CD Reviews


The Decemberists The King Is Dead (Capitol)

After the dark, challenging, overwrought rock opera The Hazards of Love (2009), Portland’s The Decemberists could only double back into shinier, happier territory. Sure enough, there’s a tip of the 12-string Rickenbacker to jangle-pop predecessors with “Calamity Song,” a buoyant, old-school Athens, Ga.-style rocker that features R.E.M.’s Peter Buck on guitar. It’s the second track on what’s essentially an alt-countrified rebirth of a band whose nasally vocalist, Colin Meloy, once employed a British accent and songwriting approach. The Decemberists, named after a 19th-century Russian revolt, have dropped baroque Europe and picked up rootsy Americana. The result is admirable, easily their best work, largely due to Gillian Welch, who lends her vocals to most of these songs, providing Meloy with gritty counterpoint and making him sound less academic and more authentic, like on the piano-and-pedal steel-emblazoned ballad “Rise to Me,” which opens like a flower in a high-speed blossom film. Pretentious band pares down, gains everything. ★★★★☆


Ghost Opus Eponymous (Rise Above)

Not since The Darkness (R.I.P.) has heavy rock music sounded so wretchedly evil yet so darn sugary. Sweden’s Ghost pushes a satanic message of human sacrifice (“Ritual”) within its over-the-top lyrics while still offering an alluring blend of sinister, punchy guitar riffs and melodic, layered vocals. Often the irony is too obvious, as when the anonymous singer (the band members’ identities remain shrouded in mystery) croons the number 666 in the Sabbath-inspired “Death Knell.” But for every goofy misstep, there are delightful moments—for example, “Elizabeth,” the ultimate musical tribute to blood-guzzling Countess Báthory, and “Satan Prayer,” every note of which screams 1979 as if from a speeding, tape deck-blasting Firebird. Live, the band wears robes and engulfs itself in a thick cloud of incense; the singer dons a papal vestment and tiara, and a Halloween-grade skeleton mask. Still, a guilty pleasure that’s way too much fun. ★★★☆☆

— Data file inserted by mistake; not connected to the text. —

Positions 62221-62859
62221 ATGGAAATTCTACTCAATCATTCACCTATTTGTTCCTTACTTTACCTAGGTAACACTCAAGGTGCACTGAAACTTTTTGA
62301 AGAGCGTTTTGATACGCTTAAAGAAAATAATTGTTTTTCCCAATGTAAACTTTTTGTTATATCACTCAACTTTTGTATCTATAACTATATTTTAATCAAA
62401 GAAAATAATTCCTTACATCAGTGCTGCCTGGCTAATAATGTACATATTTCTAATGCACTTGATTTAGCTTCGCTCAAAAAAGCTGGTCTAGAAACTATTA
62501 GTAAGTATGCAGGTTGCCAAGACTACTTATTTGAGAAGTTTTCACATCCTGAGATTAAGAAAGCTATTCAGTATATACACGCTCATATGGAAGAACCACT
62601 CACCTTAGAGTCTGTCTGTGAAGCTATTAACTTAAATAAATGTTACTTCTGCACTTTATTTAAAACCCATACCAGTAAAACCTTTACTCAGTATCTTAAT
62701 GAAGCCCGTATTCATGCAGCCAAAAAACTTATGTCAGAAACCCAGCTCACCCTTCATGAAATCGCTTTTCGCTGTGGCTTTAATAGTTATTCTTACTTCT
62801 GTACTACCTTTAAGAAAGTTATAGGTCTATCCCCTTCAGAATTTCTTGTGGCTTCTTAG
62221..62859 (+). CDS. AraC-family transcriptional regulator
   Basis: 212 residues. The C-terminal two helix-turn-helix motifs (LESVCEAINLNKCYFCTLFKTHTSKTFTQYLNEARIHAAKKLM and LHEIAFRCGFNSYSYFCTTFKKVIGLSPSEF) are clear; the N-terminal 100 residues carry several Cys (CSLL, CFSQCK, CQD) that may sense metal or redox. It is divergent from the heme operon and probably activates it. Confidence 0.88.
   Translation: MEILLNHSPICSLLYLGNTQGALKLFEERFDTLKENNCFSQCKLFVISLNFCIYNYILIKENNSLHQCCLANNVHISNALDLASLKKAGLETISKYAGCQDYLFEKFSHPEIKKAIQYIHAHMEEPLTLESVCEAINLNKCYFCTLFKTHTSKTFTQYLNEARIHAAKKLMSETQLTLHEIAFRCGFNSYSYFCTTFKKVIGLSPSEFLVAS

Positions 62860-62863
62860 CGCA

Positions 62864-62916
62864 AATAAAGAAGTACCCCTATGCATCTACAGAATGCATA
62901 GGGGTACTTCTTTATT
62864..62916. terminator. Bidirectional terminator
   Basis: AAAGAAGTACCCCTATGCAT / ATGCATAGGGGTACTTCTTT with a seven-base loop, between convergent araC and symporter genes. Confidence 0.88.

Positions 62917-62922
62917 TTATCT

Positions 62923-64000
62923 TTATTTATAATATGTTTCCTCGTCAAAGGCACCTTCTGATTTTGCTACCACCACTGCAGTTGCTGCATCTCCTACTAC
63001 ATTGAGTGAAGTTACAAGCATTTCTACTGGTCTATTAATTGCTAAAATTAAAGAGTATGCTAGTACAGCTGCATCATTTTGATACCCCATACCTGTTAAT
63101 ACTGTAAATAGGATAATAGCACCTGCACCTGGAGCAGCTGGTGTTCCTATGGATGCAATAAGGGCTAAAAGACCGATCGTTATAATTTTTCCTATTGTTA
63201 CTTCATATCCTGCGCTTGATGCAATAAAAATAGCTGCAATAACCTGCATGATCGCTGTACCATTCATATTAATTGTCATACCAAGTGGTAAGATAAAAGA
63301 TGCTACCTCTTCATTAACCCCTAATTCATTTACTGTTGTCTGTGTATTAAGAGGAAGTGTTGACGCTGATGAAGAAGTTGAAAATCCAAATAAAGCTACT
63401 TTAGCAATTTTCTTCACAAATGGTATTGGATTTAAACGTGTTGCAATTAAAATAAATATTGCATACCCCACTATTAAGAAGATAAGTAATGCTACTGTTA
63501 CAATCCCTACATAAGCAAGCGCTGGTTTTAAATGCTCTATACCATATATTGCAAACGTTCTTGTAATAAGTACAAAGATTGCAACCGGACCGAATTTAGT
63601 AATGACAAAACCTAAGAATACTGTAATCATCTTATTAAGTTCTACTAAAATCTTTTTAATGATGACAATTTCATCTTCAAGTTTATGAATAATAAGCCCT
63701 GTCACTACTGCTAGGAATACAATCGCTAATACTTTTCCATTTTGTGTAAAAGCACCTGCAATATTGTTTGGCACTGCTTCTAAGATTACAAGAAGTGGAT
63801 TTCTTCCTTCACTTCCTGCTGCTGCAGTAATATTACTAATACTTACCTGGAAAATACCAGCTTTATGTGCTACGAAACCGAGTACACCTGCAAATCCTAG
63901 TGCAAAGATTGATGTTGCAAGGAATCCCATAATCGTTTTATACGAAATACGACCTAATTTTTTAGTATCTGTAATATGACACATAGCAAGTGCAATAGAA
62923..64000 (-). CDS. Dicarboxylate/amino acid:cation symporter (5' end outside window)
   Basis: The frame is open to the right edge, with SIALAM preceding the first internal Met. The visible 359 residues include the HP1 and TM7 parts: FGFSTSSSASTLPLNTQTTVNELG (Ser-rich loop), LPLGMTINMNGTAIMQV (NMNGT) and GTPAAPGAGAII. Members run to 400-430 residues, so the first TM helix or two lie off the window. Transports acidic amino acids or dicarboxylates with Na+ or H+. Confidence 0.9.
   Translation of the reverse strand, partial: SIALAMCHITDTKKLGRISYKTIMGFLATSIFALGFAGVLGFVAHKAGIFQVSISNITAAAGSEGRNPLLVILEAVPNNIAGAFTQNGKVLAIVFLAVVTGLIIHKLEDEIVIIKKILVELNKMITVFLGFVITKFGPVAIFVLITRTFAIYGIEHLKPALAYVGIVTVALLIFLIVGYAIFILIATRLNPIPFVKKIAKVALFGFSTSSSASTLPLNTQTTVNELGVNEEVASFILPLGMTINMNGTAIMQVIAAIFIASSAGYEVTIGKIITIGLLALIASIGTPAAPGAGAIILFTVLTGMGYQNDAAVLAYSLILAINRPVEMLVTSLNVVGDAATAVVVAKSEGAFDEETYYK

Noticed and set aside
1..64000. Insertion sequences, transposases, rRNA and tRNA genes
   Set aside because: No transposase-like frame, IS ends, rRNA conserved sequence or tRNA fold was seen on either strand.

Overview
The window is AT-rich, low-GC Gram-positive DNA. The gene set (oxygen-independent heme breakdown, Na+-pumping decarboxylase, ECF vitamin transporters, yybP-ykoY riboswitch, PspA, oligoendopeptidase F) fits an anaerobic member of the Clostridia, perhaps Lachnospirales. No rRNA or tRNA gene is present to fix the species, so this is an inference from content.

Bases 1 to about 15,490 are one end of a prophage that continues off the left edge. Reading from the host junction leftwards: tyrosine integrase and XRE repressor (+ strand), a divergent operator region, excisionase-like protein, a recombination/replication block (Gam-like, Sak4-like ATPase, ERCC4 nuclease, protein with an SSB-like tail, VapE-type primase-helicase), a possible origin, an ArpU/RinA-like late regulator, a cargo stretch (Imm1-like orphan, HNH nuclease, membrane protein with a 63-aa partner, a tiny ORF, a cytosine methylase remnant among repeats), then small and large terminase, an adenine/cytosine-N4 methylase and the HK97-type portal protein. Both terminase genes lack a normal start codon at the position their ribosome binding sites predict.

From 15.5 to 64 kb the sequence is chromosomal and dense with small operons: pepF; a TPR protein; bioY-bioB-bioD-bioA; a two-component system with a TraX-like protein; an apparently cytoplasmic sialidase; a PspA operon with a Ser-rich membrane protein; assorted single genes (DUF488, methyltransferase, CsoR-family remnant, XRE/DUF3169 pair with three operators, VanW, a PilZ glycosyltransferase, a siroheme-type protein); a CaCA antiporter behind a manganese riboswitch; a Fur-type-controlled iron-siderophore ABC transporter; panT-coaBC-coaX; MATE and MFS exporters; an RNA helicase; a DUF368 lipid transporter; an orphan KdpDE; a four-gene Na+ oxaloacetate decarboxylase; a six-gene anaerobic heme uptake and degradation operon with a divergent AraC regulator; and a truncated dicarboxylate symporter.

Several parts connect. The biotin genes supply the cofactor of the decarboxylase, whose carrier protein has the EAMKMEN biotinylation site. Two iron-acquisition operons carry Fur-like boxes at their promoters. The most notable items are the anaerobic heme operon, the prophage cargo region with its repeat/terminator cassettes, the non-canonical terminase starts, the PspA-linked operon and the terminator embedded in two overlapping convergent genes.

Wire Red Barked Tree (Pink Flag)

Few bands had such an obvious impact on what would become ’80s alternative music and post-punk like London’s Wire. Their 1977 debut album, Pink Flag, boasted an arty foundation—damaged lyrics, moody textures, odd song constructions, angular guitar lines—upon which later acts such as The Cure and Joy Division would overlay their Jim Morrison mimicry. Indeed, it’s not a stretch to suggest that Wire gave punk brains while the Sex Pistols gave it brawn. Red Barked Tree, the band’s 12th album, is a comfortable but not overly compelling extension of what Wire set out to do 30 years ago: Nudge pop music in a more cerebral direction. The dense yet technically minimalist guitar miasma of “Adapt” reminds the listener just how much later artists, especially Brit-popsters such as Oasis, are indebted, while the dissonant spoken-word rocket of “Two Minutes” lunges at you, suggesting it would be very unwise to dismiss Wire as being past its prime. I’m certainly not. ★★★☆☆

Suggested Next Read

I Love You Philip Morris (R)

Movie Review

I Love You Philip Morris (R)

There’s something truly romantic about the bond between Ewan McGregor’s and Jim Carrey’s gay lovers in this con-man story. Based on the exploits of an actual thief named Steven Russell, the movie is funny and dramatic. Russell discovers a love for fellow prison inmate Phillip Morris (McGregor) while serving time. Lots of fun goofy sight-gags, slapstick chase scenes and snappy character bluffs.